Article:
Mike Rogers: Lawmakers Should Spend More Time in D.C.

House Intelligence Committee Chairman Mike Rogers, R-Mich. House Intelligence Committee Chairman Mike Rogers, R-Mich. J. Scott Applewhite/AP

Members of Congress don't spend enough time in Washington together doing detailed committee work required for expertise on the important issues confronting the nation, says outgoing House Intelligence Committee Chairman Mike Rogers.


That sure sounds like politically dangerous "inside-the-Beltway" apostasy that most lawmakers today would adamantly avoid and reject—at least publicly.

But Rogers, first elected to Congress in 2000, is not running for reelection this fall. He would lose his chairmanship because of House GOP term limits if he stayed, anyhow.

Instead, the Michigan Republican has already announced that he will join Cumulus Media after the end of this session as a radio host. And in some ways, it seems, he's already talking like an outside observer of Congress.

Speaking Wednesday to reporters on Capitol Hill during a Christian Science Monitor breakfast, Rogers did speak solemnly about Iraq and how the intelligence reporting from Iraq "sends chills down my spine" over the possibility of a terrorist attack against the United States.

But his conversation touched on other matters, including his belief that lawmakers needed to spend more time working within their committees and with each other in Washington.

"The problem we've gotten ourselves into in Congress is, we get yanked around in some of the populist trends at home," said Rogers.

He said that includes the notion that it's necessarily better for lawmakers to be at home—one example, he says, in which his party leadership has geared itself to "the smallest part of the majority."

But Rogers says the reality is that the less time spent in committee work and focusing on specific issues within the various topical committee jurisdictions, the more diminished that overall congressional expertise on those topics become.

"If every member is a generalist, then we are going to have a problem," he said.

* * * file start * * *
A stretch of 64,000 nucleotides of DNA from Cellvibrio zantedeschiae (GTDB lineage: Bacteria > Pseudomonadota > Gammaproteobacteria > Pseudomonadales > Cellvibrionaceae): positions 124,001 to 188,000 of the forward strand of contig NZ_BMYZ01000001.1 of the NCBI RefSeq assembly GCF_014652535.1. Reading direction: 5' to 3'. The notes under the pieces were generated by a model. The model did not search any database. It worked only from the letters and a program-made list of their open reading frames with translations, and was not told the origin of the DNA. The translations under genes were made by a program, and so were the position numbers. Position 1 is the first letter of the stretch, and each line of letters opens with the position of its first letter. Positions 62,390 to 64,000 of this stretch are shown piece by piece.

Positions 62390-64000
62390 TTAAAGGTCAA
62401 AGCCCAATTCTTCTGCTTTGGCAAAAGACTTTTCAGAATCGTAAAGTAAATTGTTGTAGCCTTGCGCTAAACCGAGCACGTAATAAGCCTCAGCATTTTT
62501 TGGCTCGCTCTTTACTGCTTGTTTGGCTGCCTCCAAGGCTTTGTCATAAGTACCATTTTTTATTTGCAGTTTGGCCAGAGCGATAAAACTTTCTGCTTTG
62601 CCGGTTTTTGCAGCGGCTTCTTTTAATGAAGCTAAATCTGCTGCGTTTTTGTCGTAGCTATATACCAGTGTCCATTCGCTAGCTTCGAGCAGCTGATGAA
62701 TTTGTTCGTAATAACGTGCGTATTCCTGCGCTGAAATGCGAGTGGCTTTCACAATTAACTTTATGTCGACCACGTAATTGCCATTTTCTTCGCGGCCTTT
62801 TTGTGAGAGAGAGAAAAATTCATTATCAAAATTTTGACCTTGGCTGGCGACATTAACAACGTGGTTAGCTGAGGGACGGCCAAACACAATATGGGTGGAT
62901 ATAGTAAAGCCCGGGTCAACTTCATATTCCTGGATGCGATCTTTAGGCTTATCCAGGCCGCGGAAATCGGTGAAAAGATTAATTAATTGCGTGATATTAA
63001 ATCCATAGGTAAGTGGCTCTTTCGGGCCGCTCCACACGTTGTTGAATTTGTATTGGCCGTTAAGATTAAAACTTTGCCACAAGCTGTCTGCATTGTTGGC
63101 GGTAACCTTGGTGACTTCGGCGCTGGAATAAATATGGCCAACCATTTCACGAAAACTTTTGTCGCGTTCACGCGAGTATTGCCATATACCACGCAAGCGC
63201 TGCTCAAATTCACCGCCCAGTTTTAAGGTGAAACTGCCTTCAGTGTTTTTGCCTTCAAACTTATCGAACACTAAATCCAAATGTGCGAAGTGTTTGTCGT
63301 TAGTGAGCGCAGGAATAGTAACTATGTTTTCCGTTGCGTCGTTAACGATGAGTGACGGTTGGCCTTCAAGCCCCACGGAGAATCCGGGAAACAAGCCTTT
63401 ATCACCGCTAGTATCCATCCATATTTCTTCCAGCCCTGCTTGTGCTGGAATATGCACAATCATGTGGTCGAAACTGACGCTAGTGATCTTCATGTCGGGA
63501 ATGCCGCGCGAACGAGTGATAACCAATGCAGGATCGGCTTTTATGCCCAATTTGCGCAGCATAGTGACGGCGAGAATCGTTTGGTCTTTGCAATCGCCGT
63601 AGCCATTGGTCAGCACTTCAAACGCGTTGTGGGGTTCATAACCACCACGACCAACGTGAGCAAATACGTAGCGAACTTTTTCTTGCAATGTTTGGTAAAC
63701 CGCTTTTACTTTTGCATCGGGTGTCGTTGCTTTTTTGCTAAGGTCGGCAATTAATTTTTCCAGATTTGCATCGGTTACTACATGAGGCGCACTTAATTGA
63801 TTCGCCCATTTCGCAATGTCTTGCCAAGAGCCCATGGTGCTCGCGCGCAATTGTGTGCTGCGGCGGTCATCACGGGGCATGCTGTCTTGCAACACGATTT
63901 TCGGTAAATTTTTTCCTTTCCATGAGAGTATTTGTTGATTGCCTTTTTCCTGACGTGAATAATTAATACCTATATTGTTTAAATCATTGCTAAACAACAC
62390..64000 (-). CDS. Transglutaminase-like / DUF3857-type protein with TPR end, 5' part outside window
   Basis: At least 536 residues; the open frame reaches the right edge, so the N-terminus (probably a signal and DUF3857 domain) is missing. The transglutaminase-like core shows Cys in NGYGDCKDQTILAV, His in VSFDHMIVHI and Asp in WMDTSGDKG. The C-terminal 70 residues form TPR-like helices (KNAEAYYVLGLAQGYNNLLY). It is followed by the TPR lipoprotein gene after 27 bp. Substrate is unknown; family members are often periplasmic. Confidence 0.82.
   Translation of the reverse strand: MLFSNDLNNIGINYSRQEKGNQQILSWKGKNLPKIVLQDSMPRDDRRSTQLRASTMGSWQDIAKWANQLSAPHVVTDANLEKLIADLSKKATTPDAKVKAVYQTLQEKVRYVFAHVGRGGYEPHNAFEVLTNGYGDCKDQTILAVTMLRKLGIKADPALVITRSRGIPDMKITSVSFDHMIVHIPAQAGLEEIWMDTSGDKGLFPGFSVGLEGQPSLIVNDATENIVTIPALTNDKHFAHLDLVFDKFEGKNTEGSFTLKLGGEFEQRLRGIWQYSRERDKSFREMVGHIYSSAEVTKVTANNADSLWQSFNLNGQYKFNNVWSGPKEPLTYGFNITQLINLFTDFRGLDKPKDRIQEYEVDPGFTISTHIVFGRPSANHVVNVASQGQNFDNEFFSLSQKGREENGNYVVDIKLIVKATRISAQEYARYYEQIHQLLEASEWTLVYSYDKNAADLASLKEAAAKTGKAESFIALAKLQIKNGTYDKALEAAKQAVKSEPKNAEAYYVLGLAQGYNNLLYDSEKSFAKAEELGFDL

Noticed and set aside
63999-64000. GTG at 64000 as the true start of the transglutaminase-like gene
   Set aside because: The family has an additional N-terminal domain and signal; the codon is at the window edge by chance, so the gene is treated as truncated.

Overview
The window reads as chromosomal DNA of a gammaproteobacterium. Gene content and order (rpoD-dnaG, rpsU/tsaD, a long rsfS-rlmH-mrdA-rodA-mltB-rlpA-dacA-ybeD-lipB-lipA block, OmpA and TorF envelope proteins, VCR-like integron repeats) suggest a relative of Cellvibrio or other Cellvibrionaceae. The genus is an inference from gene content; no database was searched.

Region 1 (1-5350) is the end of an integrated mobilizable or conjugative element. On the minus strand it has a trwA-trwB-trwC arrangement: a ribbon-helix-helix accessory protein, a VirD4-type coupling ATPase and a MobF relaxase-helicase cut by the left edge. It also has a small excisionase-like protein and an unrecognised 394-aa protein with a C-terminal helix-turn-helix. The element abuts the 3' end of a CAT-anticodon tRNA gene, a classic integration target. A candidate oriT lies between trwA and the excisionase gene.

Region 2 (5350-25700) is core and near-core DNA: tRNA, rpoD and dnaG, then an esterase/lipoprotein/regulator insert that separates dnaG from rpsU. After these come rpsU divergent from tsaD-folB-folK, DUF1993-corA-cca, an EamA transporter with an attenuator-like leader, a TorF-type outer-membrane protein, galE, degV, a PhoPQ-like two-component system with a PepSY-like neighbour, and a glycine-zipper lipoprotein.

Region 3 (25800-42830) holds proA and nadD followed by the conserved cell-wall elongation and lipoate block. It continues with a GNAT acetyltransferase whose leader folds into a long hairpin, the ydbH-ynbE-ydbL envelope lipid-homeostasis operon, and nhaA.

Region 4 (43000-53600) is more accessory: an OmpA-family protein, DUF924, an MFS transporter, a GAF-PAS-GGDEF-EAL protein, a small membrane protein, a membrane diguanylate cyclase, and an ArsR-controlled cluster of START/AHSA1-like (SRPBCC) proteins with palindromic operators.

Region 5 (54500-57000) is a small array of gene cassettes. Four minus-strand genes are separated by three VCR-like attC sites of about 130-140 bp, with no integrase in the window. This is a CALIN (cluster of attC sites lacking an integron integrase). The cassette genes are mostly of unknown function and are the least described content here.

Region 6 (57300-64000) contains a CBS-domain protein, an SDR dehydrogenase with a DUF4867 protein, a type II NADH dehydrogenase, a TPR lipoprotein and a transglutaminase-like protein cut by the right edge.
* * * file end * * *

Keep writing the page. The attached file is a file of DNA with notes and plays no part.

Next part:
He said there needs to be "more time in committee working on these issues; if that means staying in D.C. five days a week, then so be it."

In the weeks before Republicans took over the House majority in 2011, then-incoming Majority Leader Eric Cantor actually played up how the new House legislative calendar would be overhauled—including by giving members more time in their districts to listen to constituents.

What has been in place ever since is essentially a schedule of the House being in session for two weeks, followed by one week off. And rarely do session weeks last four days; more typically they last three.

Turns out, Rogers is not alone this week in his view that Congress is not in Washington enough and that lawmakers should place more emphasis on committee work.

On Tuesday, the Bipartisan Police Center's Commission on Political Reform released a "blueprint to strengthen our democracy." And in that report, the commission takes note that members are spending more time in their home districts, with shorter workweeks in Washington and more state and local "district work periods."

The report says, "Members typically arrive in Washington on Tuesday for votes scheduled to start in the evening that day and leave after votes on Thursday afternoon. This truncated schedule leaves only one full day—Wednesday—for committee hearings, markups, and the other necessary ingredients for fruitful legislating."

The commission does acknowledge that the media and potential opponents often criticize members for not spending maximum time in their district. But the upshot, it says, is that this has led to less interaction among members themselves, or time to make real overtures to each other on shared interests and issues.

The report goes on to say that "these developments have coincided with a decrease in the powers and influence of congressional committees and the centralization of power in the party leadership."

"The weakening of the committee system in Congress has had a very deleterious effect: It has deprived Congress of the opportunity to build stronger networks of expertise and experience, limited opportunities for collaboration and team-building, and contributed to a sense of disenfranchisement among many rank-and-file members," the report adds.

A solution offered by the commission: Changes to the legislative calendar that would include synchronized five-day workweeks in Washington for the House and Senate, with three weeks in session followed by one-week state and district work periods.

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